Yeah, I can completely agree with that. Or I also, like see that the main thing that really like sets, like an acoustic community, aside from like, one that’s just like, tolerant, in a sense, is one that sort of, doesn’t really make it something like that’s exclusive about someone in a way that they won’t like, they won’t like want to talk about it in like a normal fashion or within like, just a general conversation. I definitely went through a lot of that at my high school where we had this like, for example, when it comes to things like health class, we would have this one dedicated day for LGBTQ topics, because they didn’t want like the gym teachers to have to, like, learn that. And that was a very like, alienating thing people wouldn’t be comfortable talking about like, whether they have like questions about queerness. Or just like, in general, wanting to bring that up, like in conversation, it was a very difficult thing to, to talk about publicly, it was often something that people would just like, whisper to each other, behind the curtains. In a sense, it’s so having it like very involved in your like, college community, just be really, really, really helpful because it feels normal, it feels normalized. And at the same time, obviously, having it celebrated as just just as important to you

Lisa Bleich 23:47
know, it’s interesting that you say that maybe because our impression, and it could be falsely a false impression. But so when Kayla and Stuart were applying, they graduated high school in 2017. And it seems like in the last, I want to say three years, our client base has been a lot more open about talking about their queerness and talking about how this is something that they want. And a lot of people like, you know, Kayla included, didn’t share that with their parents. They they didn’t want to disclose that. And it seems like there’s a little bit more openness to that. Do you feel that there has been a trend towards more openness? Or do you think that it’s just depending on the person

Mae 24:31
I feel like there’s definitely been a trend in openness in certain areas, at least I’ve attended like, or just like passed by other schools here and there and seen like, had like a complete culture shock in a way that like that the openness sort of just like disappeared, that openness can often be something that varies like person to person. It doesn’t necessarily mean that a whole like community is like super open to talking about it with each other in a sense. I can say that Um, a lot of times like, their students, and just people trying to, like discover, like who they are, and understand the sexuality, a lot of that ends up these days going towards the internet and going towards, like, making up for the space that they can’t necessarily find otherwise in person with the like, Rise of like social media and stuff like that a lot of people have been able to understand that they’re, like, understand a lot more about themselves, while not necessarily being out to the general environment, which means that yeah, there’s a good there’s a lot of a lot of people who, like, be able to talk about that a bit more these days, because it’s just, there’s more education around it, and it’s more normalized. On the internet. Yeah,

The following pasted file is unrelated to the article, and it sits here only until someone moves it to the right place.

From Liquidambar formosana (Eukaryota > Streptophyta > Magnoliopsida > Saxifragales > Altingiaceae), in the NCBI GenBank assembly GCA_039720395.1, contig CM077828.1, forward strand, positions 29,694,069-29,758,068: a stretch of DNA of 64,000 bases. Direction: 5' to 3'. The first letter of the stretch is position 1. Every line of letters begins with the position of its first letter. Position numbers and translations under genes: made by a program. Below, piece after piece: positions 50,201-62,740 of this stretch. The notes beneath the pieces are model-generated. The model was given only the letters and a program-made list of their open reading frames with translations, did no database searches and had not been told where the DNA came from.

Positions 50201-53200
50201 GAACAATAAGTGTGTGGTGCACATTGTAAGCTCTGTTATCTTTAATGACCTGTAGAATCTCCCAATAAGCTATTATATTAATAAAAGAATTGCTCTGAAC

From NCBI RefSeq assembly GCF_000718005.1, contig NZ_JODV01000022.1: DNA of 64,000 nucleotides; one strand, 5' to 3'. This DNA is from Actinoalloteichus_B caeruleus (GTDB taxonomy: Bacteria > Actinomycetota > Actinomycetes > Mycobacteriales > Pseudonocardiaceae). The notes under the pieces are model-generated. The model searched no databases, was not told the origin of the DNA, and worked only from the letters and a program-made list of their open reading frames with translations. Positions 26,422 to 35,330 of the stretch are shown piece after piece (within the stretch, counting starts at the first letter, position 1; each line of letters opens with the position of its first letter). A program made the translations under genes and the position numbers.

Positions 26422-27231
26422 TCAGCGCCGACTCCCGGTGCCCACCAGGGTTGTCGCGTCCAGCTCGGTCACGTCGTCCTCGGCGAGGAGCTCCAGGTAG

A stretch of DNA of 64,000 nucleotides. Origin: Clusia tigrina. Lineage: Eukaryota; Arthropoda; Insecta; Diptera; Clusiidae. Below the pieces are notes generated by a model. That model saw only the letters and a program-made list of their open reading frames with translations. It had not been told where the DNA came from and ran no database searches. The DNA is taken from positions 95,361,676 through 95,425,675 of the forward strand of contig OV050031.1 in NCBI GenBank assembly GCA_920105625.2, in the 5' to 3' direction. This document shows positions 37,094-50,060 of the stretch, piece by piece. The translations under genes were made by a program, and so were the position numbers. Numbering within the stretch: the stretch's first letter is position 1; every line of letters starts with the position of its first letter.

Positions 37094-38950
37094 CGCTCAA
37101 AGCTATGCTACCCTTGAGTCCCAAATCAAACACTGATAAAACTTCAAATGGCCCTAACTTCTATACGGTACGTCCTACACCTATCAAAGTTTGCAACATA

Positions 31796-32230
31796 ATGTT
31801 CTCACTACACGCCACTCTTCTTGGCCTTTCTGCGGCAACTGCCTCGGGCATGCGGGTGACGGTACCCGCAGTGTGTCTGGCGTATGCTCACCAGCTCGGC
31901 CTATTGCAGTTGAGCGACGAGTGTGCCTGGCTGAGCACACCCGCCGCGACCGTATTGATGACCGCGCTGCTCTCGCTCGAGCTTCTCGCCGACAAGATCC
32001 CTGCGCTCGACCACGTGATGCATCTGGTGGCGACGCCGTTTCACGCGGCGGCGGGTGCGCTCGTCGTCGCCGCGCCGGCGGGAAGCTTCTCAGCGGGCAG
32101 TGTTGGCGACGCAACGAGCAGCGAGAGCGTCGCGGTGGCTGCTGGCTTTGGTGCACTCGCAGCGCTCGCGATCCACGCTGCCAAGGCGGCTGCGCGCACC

Kayla 25:46
I was just gonna do that I had a friend, it was my when I transferred, and she’s queer now in or out, but she was like, You’re the first like, them presenting queer woman girl that I’ve ever, like, been friends with him, like really like seeing him, which is just so interesting, because that was what, like, four years ago, and I just feel like because of the internet, like, that’s just no longer the case of like, meeting somebody for the first time and then like being out and that sort of like your first exposure to a type of person that exists.

Lisa Bleich 26:29
Right? Yeah, that’s a good point.

Stefanie Forman 26:31
Oh, well, just bringing up the internet. Did any of you use social media? Are there any like clear groups that helped you connect to other LGBTQ plus students before attending so I know the answer, probably for you Kayleigh. But I don’t know we’re, I mean, yeah, or may because you just finished your first year maybe it’s more recent for you, did you connect to anyone via the Internet before social media

Mae 27:03
I like got very like the taste of like, like how gay my school is, through some like discord servers that we had before actually going into our it, I ended up like, at one point, actually, for the majority of its existence being like the owner of like that of that server and owsm. And we had this dedicated channel where we would talk dedicated to specifically talking about like, LGBTQ topics, a lot of my current friends actually met through there, it was very, very interesting, just like, being able to talk about these things. Like we weren’t necessarily all necessarily in a very, like inclusive environment, where we all were at the time. And then seeing how that changed. Once we went to college was like, very interesting, we were also able to just like, discuss with each other, learn things from each other. I think like, really just meeting other people has been like the main meaning other people like and being able to talk about these things with them has been like the main thing that’s given me guidance in a way before I went to college. Yeah,